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Many rebel groups have evolved and transitioned into political parties - in democracies and non-democracies. Some demilitarise (IRA, Tupamos, M19, Tupamaros, Farc), others do not (Hezbollah, Hamas, RENAMO)

Why is it that some choose to completely disband their militias while others decide to maintain a form of dual program in which the organization operates as a political party and military group? What factors determine the trajectory these groups take?

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    I don't know if there's a short and simple answer but I see a lot of individual case studies about "disarm, demobilize, reintegrate" (DDR) on the one hand (giving former fighters a new way to live) and "security sector reform" (SSR) on the other (providing meaningful security to all sectors of society without the need for militias). It seems to me that political parties with armed wings are the logical result of either or both of those processes are partial and incomplete (but far enough along that there isn't a hot civil war raging). – Brian Z Jun 16 '20 at 2:02
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    It probably also comes down to trust, and the degree to which the settlement is (and continues to be) painstakingly extracted by force of violence, as opposed to resulting from changed thinking and a sense that things can't go back. – Steve Jun 16 '20 at 14:15
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If we start from the context of 'rebel group', we're going to miss all of the nuances of this issue. The fact is, a 'rebel group' only comes into existence when there is a long-term and pervasive dissatisfaction in a greater population. The IRA, Hezbollah, FARC, the KKK, and other violent militancies all arose because some group felt that 'their people' and 'their way of life' were being attacked, suppressed, oppressed, or otherwise harmed by some 'outsider': respectively, the British, Israel, the corrupt Columbian government, and Federal (Northern) aggressors. That pervasive dissatisfaction encourages the angrier members of the group to stand up and make themselves heard.

  • Some of those people bring their anger to an intellectual, diplomatic approach, and try to create political, legal, or social changes that will relieve the perceives oppression.
  • Some of those people dismiss the idea that the other side will be 'reasonable', and bring their anger to violent attacks or organized resistance.

The latter are what we commonly refer to as 'rebel groups', but it's important to see that they are an organic result of the larger group's perceived oppression. It's not as though a group of people woke up one morning and thought: "Hey, you know what I'd like to do today? Blow up a market!" There has to be a full head of angry steam in the population before a rebel group gets off the ground.

As to why some more rational political parties retain their militant wings... Well, first, a political party is by definition part of the first group — who bring their anger to an intellectual, diplomatic approach — and people from the second group often dismiss the first group as weak and ineffectual. Rebel groups might maintain ties with political parties out of common interests, but people only get to the point of being a rebel because they are convinced 'normal' political solutions don't have a chance in hell of succeeding. They don't take orders from the party; at best, they might decide to cooperate with it.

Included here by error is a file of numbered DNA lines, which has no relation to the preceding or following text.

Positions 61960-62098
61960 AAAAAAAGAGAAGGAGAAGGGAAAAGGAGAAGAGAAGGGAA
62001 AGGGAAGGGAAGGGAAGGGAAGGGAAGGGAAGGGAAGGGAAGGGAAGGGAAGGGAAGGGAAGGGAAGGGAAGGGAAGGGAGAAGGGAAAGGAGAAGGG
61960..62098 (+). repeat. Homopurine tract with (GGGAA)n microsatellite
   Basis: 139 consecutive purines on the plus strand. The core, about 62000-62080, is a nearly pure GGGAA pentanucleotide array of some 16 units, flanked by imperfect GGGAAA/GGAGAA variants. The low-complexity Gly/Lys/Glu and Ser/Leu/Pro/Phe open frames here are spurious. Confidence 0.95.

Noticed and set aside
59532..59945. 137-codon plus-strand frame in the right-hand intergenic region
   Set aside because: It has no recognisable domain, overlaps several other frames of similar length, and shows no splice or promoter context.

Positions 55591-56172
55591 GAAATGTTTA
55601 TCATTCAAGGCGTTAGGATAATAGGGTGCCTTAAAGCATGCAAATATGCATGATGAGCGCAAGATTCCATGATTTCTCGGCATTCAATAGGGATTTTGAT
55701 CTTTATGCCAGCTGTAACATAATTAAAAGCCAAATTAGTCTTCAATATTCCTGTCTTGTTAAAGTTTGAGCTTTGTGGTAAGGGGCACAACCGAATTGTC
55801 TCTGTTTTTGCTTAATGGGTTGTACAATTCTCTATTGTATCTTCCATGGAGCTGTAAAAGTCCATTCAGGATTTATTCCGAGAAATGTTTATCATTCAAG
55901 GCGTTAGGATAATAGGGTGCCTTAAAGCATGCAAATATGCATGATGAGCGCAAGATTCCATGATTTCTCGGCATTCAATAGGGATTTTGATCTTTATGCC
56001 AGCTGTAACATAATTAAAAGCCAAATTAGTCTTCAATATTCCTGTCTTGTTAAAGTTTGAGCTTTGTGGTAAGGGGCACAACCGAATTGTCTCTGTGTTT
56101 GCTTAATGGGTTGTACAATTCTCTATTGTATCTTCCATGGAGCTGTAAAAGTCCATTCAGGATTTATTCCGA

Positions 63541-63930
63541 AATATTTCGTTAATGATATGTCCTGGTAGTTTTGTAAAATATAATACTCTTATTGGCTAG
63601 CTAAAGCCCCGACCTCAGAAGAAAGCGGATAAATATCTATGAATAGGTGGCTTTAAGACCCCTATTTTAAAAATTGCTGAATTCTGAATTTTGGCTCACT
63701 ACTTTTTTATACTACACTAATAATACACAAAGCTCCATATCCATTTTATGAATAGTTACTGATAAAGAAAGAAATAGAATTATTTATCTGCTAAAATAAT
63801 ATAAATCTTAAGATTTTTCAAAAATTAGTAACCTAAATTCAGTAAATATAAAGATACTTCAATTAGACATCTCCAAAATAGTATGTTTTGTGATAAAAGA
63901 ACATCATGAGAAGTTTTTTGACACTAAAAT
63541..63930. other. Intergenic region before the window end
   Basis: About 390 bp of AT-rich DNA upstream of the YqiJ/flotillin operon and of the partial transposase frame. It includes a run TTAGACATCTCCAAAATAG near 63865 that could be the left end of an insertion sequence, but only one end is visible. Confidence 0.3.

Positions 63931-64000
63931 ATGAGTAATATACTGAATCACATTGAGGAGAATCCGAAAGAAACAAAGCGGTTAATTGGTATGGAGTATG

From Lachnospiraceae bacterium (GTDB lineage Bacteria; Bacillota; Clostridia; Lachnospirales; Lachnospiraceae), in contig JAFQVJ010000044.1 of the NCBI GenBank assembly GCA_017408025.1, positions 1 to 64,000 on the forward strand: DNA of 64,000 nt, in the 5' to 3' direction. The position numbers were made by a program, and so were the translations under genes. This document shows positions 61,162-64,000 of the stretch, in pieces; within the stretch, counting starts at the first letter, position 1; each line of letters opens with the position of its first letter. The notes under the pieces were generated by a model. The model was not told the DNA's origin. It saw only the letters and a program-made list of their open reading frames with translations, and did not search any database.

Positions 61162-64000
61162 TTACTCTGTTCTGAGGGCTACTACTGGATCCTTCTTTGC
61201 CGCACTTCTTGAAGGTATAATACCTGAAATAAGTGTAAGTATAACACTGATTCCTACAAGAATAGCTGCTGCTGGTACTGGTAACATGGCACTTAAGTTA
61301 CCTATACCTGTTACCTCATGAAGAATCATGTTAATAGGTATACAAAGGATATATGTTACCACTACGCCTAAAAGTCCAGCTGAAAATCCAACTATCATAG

On the other hand, even the most reasonable political party knows that radicalized elements have their usefulness. Sometimes the threat of irrational political violence is the only thing that will bring a recalcitrant political opposition to the table. I'm certain it's a common tactic for a political party to say: "We cannot control those rebels, but if you were to implement these kinds of political changes it would calm them down and keep them from committing political violence". Most political parties work on the assumptions that meaningful reforms will translate to a lessening of the sense of oppression in the population, and thus less support for more extreme expressions of that dissatisfaction. But only the most high-minded politicians are above leveraging the existence of political violence to reach their goal.

Note that this is generalizable: actual violence isn't necessary, and the same dynamic works on many levels. For instance, passive resistance movements — Ghandi's Indian Nationalist movement, Martin Luther King's Civil Right's approach, and the current protests against police brutality — achieve their ends by forcing the oppressor to recognize and be disturbed by said oppressor's own tendencies towards violence. These movements succeed when the oppressor becomes disgusted and shamed by his own bestiality. Likewise secessionists use the threat of defensive violence to achieve their ends, in the sense of: "We will not do what you say, and if you come after us there will be trouble." The implication of potential violence is a feature of many different political arenas, because the implication of violence carries with it a number of moral concerns that work powerfully on the human psyche.

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